When Janet Szabo moved to the Flathead Valley 15 years ago, she wasn’t planning a career as a professional knitter. A biology major with work experience as a tech support specialist at a software developer in Baltimore, she interviewed for a similar job in Kalispell.
The offered pay was half her former income and would barely cover the resulting daycare costs for her 1-year-old daughter. “My husband and I decided it wasn’t worth it for me to take the job,” Szabo said, “but my husband asked me, ‘You’re always knitting. Is there a way for you to make money off of that?’”
But, before Szabo could take up the challenge, her plans were derailed again. Nine months after moving to Montana, she was diagnosed with leukemia. She was forced to relocate, returning to her hometown of Cleveland for six months of chemotherapy. The leukemia went into remission, and hasn’t returned.
“I tell people that having cancer isn’t like having the flu,” she said. “You don’t just wake up one day feeling better. You need something to do to help you get up in the morning, to keep your mind off of the fear of getting sick again.”
For Szabo, knitting did the trick.
She had an idea for a knitting book on finishing – the final stage of knitting projects where the individual pieces are attached to create the whole – and began pursuing publishers. It took a couple of years and “lots of pink slips” before Szabo decided to publish the book herself.
“I hocked the title to my car, got a $1,300 loan, printed 500 copies and started sending them out to knitting magazines and yarn stores,” she said.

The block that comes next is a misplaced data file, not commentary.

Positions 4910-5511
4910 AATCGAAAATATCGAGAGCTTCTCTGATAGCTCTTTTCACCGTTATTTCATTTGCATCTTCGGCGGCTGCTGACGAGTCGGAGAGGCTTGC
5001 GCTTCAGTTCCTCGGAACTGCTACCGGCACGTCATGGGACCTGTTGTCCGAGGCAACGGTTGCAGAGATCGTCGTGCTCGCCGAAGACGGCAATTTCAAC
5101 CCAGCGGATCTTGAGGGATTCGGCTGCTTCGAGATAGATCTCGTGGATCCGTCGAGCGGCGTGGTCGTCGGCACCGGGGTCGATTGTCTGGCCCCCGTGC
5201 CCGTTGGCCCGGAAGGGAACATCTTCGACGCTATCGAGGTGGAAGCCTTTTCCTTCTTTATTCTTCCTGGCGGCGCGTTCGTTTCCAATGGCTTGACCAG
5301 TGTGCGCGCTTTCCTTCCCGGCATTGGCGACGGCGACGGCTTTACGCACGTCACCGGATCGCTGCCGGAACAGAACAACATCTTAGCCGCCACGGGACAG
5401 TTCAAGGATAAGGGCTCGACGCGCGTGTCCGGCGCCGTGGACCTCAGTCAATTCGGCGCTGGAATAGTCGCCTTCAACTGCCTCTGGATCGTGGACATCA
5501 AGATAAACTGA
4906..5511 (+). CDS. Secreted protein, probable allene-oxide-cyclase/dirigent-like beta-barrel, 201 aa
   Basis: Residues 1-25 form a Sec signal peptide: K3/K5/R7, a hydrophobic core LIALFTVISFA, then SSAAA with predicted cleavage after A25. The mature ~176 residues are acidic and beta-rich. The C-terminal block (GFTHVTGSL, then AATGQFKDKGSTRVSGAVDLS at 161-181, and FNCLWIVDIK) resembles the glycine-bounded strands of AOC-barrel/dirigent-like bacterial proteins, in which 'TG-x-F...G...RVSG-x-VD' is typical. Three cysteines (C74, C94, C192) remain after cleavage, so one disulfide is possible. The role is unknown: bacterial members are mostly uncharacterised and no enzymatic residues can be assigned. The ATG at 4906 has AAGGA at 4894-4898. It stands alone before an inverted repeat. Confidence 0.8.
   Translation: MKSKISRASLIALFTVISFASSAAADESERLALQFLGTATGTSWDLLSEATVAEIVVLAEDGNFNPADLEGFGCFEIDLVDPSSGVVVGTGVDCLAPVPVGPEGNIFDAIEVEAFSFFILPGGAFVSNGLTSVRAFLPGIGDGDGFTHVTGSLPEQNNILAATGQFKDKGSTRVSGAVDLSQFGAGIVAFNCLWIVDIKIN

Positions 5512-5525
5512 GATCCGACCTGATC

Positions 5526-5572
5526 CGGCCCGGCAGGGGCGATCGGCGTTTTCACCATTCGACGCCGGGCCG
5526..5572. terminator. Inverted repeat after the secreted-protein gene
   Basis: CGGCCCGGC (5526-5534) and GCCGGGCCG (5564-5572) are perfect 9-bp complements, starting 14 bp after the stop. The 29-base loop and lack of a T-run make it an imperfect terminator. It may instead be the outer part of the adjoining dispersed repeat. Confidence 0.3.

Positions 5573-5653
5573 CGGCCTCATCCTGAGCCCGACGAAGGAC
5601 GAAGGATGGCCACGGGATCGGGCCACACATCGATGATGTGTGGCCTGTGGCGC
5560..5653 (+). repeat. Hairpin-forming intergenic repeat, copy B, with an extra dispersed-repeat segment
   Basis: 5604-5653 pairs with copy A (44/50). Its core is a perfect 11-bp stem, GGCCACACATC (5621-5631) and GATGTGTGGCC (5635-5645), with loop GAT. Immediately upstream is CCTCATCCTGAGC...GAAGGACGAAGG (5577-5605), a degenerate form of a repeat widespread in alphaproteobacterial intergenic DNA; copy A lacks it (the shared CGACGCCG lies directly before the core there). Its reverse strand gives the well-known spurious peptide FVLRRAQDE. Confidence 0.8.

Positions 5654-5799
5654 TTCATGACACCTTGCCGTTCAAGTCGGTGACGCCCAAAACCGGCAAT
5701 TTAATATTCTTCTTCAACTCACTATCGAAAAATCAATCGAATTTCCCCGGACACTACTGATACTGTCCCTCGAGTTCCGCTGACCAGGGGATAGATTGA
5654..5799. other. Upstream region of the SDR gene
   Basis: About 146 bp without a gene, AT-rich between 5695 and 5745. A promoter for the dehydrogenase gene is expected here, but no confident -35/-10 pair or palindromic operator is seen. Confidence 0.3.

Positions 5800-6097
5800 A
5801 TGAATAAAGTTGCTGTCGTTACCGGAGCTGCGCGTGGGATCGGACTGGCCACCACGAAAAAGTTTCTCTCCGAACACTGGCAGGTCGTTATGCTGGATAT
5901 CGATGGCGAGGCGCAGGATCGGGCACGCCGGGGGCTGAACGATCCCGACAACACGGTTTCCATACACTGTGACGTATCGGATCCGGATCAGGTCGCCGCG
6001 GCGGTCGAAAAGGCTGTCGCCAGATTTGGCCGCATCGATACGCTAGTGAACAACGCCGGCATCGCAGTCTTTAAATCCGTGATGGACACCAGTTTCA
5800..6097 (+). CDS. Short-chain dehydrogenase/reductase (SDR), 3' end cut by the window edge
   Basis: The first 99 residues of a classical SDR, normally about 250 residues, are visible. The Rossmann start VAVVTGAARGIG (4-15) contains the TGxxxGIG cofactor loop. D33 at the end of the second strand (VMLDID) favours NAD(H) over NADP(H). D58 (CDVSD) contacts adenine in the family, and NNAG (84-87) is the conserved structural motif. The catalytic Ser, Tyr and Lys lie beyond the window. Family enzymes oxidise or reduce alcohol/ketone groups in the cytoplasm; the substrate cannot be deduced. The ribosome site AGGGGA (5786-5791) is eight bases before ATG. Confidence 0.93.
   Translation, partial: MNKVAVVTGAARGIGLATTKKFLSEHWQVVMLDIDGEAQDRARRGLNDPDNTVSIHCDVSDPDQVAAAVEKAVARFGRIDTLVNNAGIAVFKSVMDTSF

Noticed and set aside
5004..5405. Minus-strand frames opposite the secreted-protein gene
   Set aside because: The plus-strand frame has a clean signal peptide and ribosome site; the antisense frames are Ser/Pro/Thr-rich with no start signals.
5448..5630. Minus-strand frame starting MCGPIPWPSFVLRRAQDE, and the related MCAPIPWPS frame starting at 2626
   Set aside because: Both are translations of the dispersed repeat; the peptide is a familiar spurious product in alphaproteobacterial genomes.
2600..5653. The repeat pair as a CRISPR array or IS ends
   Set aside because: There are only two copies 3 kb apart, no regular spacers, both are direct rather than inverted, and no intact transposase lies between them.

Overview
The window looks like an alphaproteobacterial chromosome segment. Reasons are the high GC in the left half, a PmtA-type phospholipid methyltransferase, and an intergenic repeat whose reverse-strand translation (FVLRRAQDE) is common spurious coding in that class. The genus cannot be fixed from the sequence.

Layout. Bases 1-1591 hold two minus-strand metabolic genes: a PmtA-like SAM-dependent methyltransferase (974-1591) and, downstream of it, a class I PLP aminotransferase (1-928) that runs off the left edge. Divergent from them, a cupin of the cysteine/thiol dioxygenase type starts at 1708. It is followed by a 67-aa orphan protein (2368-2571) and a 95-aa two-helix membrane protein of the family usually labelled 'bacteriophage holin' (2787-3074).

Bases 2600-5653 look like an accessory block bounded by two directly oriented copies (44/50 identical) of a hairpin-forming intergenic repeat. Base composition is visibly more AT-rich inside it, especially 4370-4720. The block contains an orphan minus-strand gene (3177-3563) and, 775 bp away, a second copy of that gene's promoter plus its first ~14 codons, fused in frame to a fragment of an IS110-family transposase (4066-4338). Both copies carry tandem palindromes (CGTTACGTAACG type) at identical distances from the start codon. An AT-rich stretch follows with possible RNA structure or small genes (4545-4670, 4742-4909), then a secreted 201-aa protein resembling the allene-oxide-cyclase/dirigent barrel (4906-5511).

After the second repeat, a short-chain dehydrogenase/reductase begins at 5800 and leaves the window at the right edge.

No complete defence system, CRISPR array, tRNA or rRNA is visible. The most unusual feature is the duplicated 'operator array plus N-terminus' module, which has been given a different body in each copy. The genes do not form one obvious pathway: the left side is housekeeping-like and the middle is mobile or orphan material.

That was in 1996. Since then, “The ‘I Hate to Finish Sweaters’ Guide to Finishing Sweaters” has sold more than 10,000 copies. The book did so well that Janet published her second book, the “Handbook of Aran Sweater Design,” just 18 months later – this time without even bothering to look for a publisher. She’s also started a quarterly newsletter focused on Aran and cable knitting design and published a third book – the first of a three-book series on cables. The second edition will be done this fall.
In between publishing, Szabo completed the Master Knitting program with The Knitting Guild of America, a tiered achievement program for advanced knitters, and started teaching at national knitting events and conferences and developing her own designs. Her knitting career has landed her on national television as a guest on Knitty Gritty, a DIY Network show, and taken her to cities around the country. Next year, she’ll teach on a knitting cruise to Alaska.
But, this year, there’s a new teaching stop on Szabo’s schedule – Kalispell. Szabo has two classes scheduled at Camas Creek Yarn this month, teaching brioche knitting and a fitting class. Also in April, the new downtown yarn store will be giving free yarn to anyone willing to make a hat for cancer patients. Szabo will provide a hat design – one she wore when she’d lost her hair during chemo.
“We’re pretty lucky to have someone of her talent in this area who’s so willing to come in and help people with their projects,” Melanie Cross, owner of Camas Creek Yarn, said.
Even after all her success, Szabo describes herself as more determined than talented. “I don’t even have a very good sense of color; I just wouldn’t give up on this idea,” she said. “I consider myself successful because I’ve been able to make a career out of something I really enjoy.”
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